A few weeks ago Facebook and Yelp both pulled their daily deal offerings. In an era where everyone seems to be getting in on the daily deal brigade, unless there is something significantly different, we may simply have too many options.
It’s fair to assume that Groupon and LivingSocial are two of the biggest daily deal sites. One reason why I think Facebook and Yelp pulled so early was the over-saturated market. In other word, there’s too many similar deals for consumers to choose from and way too many emails coming in.
Yelp is a great way to navigate new restaurants, bars and yoga studios reviewed by other consumers. Why would you need a Yelp-centric deal when you can get an email from Groupon and check the reviews before purchasing? Had Yelp done something like having the highest rated or most reviewed businesses offering deals, I think it would have been more successful, but not a long-term plan. After announcing its daily deals downsize, Yelp’s CEO posted on its blog that they were offering businesses a chance to post their own deals — partially because participating in a deal through a service doesn’t always result in high ROIs.
For a Facebook user who has never accepted a Mafia Wars, Farmville or Bejeweled invite, I don’t want to use Facebook Credits for anything. It seems like using fake money for an actual, tangible service. And like with Yelp, if they integrated offering deals for the most liked businesses or bars with the most check-ins via Facebook location, some success could have come for the different ways to get deals.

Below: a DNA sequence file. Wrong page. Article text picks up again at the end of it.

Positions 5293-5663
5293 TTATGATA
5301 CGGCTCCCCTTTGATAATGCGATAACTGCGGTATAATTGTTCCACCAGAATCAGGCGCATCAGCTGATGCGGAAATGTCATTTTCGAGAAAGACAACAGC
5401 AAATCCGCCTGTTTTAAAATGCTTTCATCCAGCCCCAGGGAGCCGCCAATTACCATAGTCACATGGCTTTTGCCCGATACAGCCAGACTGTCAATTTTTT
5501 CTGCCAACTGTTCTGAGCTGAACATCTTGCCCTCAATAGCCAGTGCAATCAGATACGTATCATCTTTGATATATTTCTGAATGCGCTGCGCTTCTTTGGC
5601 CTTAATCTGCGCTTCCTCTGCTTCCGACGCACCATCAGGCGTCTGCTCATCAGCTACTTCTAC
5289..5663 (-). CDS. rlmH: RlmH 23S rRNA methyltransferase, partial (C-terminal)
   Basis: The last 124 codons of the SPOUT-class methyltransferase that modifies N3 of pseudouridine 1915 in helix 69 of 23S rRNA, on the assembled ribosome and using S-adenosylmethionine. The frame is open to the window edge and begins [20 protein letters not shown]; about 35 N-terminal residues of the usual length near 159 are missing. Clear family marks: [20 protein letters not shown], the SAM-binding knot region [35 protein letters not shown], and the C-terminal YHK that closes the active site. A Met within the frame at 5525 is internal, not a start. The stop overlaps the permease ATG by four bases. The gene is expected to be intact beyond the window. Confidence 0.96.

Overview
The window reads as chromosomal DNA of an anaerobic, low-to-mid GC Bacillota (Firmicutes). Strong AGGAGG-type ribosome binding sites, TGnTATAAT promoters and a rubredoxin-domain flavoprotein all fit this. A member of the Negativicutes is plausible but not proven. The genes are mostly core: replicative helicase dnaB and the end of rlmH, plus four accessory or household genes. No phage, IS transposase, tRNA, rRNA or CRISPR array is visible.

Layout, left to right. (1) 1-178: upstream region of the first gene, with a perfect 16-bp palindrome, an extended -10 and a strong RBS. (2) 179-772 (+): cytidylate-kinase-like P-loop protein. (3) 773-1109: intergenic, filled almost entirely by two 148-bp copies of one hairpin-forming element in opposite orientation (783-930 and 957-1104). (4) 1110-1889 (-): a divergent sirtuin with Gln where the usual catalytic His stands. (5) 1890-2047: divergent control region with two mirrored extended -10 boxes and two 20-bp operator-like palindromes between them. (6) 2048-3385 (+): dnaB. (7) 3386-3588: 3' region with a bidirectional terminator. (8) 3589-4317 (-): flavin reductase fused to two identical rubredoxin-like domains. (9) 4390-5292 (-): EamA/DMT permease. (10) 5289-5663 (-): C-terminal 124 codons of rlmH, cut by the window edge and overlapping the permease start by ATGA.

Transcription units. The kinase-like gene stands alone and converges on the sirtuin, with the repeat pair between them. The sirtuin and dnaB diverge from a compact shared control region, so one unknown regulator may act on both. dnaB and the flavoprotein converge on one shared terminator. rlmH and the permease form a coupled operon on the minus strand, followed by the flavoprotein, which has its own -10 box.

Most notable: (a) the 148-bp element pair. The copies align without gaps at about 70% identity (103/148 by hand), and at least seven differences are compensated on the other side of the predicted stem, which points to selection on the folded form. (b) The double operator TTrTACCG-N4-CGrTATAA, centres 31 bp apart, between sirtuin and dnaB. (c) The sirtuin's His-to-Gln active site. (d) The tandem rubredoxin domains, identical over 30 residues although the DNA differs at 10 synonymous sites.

A CNN Money article stated that Facebook will keep deals that pop up when people check-in but the bulk buy would be eliminated. The article also states that the more deals are offered, the less gross income is generated. Could this mean too much of a good thing?
I’ve been a Groupon user for well over a year and how many have I bought? Two. Mainly because I no longer live in the Chicago area, or anywhere close to the major metropolitan areas deals are offered. On the rare occasion that a deal is more nationally based, like the last Old Navy deal, it becomes more relevant for me to pay attention to those daily emails. Even in Quincy, IL, the friendly cashier said they had several customers bringing it in for use.
I think the market for daily deals is going to move much more into niche markets. A lot of daily deals and deal aggregators have been featured here before, including doggyloot, YouCeleb and DailyDAC. As the playing field levels out a little more over the next few years, these more niche groups will find their rhythm and more ways to offer what Groupon and LivingSocial potentially cannot.